As Recession Alters Buying Habits, Let's Make Our Case

July 22, 2014
Established buying habits are changing and experts believe consumers aren't going to behave the same way they did in the past.

Everyone knows things are tough out there. Operating costs are rising. Accounts are downsizing. Consumers are worried about their jobs. But the old adage about “the tough get going when the going gets tough” isn’t where we need to be right now.

There is more than a typical recession going on. Established buying habits are changing, and when the economy recovers, whenever that might be, experts believe consumers aren’t going to behave the same way they did in the past. Many believe that some lasting changes are taking place.

Foodservice gets hit hard

Consumers have reduced visits to commercial foodservice outlets, creating what The Wall Street Journal claims is the longest period of foodservice job losses on record. In their place, consumers are buying more food at supermarkets and membership warehouse clubs. Heat-and-eat meals have been especially successful in these “economy” outlets.

While the commercial foodservice channel has suffered, convenience stores, a hybrid between retail and foodservice, have grabbed a bigger share of the food business. Lower fuel costs have driven some of this change as of late, but food sales were rising prior to the recent drop in fuel costs, according to the National Association of Convenience Stores. Which says that convenience — the vending industry’s key equity — remains important to consumers.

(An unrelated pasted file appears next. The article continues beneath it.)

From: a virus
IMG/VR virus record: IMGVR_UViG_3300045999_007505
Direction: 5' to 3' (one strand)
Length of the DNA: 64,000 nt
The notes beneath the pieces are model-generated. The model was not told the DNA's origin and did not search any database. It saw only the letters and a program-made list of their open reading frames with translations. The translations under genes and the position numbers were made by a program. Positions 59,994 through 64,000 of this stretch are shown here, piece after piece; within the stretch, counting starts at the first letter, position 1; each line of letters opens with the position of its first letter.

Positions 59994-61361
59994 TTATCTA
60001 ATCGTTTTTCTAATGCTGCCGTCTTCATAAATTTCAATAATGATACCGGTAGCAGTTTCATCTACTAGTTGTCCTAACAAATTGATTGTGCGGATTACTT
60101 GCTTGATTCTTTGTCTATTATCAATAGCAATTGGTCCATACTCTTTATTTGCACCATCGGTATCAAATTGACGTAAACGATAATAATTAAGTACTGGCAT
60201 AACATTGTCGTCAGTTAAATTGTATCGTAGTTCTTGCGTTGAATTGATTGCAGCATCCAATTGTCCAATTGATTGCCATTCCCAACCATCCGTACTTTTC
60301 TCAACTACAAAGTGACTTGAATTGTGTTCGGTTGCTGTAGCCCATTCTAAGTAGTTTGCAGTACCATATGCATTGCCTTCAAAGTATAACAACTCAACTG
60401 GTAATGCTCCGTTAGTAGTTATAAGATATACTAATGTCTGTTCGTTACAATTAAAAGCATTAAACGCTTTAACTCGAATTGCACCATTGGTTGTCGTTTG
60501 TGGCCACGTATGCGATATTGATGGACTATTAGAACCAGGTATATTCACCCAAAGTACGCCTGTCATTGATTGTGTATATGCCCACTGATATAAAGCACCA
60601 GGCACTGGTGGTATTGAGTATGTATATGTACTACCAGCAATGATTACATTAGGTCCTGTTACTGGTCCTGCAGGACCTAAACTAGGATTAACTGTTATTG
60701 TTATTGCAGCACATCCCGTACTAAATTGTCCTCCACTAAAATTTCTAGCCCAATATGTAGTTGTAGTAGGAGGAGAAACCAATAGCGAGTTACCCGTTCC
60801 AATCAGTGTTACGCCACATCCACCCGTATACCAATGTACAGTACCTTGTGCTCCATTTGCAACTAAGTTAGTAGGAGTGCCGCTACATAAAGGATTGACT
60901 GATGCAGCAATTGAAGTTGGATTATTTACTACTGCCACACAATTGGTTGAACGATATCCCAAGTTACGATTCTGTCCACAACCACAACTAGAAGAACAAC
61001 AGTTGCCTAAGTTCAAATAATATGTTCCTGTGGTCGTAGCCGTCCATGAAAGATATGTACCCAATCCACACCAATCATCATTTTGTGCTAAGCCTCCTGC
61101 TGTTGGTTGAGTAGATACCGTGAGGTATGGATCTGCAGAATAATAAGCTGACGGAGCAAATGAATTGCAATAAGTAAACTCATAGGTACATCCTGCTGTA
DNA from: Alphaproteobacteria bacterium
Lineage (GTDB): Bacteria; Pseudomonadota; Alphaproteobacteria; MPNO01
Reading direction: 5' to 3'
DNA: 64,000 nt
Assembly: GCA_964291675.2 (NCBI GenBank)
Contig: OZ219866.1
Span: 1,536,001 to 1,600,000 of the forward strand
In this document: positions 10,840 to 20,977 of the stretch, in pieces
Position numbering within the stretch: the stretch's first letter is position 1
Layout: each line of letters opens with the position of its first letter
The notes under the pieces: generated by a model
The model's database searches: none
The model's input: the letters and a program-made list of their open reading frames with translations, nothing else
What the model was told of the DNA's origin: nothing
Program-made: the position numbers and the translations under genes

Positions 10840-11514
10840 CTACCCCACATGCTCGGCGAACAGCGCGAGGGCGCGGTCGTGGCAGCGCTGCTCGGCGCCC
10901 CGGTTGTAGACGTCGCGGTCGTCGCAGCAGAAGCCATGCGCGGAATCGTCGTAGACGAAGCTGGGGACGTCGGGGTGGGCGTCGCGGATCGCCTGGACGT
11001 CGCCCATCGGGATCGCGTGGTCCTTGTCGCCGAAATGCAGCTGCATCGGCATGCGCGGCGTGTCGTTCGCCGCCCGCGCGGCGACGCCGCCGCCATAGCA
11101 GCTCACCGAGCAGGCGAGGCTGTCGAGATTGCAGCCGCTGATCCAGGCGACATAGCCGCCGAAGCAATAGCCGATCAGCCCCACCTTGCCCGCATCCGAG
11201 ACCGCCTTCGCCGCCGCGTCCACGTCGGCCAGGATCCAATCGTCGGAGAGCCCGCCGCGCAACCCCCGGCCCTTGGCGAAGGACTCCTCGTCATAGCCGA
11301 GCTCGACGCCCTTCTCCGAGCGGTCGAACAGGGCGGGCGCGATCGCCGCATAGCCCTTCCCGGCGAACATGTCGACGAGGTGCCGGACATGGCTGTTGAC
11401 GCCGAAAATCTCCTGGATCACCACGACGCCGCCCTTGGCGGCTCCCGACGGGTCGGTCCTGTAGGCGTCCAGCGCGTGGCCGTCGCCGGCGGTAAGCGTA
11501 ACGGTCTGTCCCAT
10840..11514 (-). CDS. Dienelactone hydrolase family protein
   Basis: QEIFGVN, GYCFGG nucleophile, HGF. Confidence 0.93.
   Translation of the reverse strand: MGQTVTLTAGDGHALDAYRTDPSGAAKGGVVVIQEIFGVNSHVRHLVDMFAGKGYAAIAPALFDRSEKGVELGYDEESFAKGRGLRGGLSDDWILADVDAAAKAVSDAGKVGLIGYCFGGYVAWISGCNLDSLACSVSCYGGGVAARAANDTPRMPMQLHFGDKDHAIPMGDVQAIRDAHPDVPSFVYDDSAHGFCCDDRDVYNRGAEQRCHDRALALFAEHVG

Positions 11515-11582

Amidst all of these changes, Automatic Merchandiser commissioned Leo J. Shapiro & Associates Inc. to study consumer behavior as it relates to vending.

The survey found that among the population at large, vending sales have fallen at a level comparable to fast feeders, coffee shops and tablecloth restaurants. The consumer has cut back on all outlets except for those that they see as offering the best values.

The ‘core’ vending consumer

The survey also found that a minority of consumers make the majority of vending purchases, and among this select group of consumers, vending sales have not declined as much as sales in other venues.

Many operators have known for quite some time there is a select group of regular vending users. What operators might not have known is this group has cut back less on their vending purchases than on purchases at fast feeders and coffee shops, as described in the story beginning on page 28.

Some of these consumers have actually increased their vending purchases, and those who have say they have done so for economic reasons, according to the study. In other words, the most active users recognize the economic value that vending provides compared to other foodservice outlets, as well as the convenience.

Operators have an opportunity to enlarge this group, as only a minority of the at-work consumers regularly use vending. That’s a long-term challenge.

Vending’s unique equity

In the near term, operators need to recognize the relationship they have with active vending users. They need to understand their needs better and market to them more aggressively. The survey identified some strategies to consider.

Technology has brought new ways that operators can improve the value they offer, some of which our story covers. Hence, we launch a series of articles, beginning this month, under the heading, “The case for vending.” It’s a case that the industry has to make.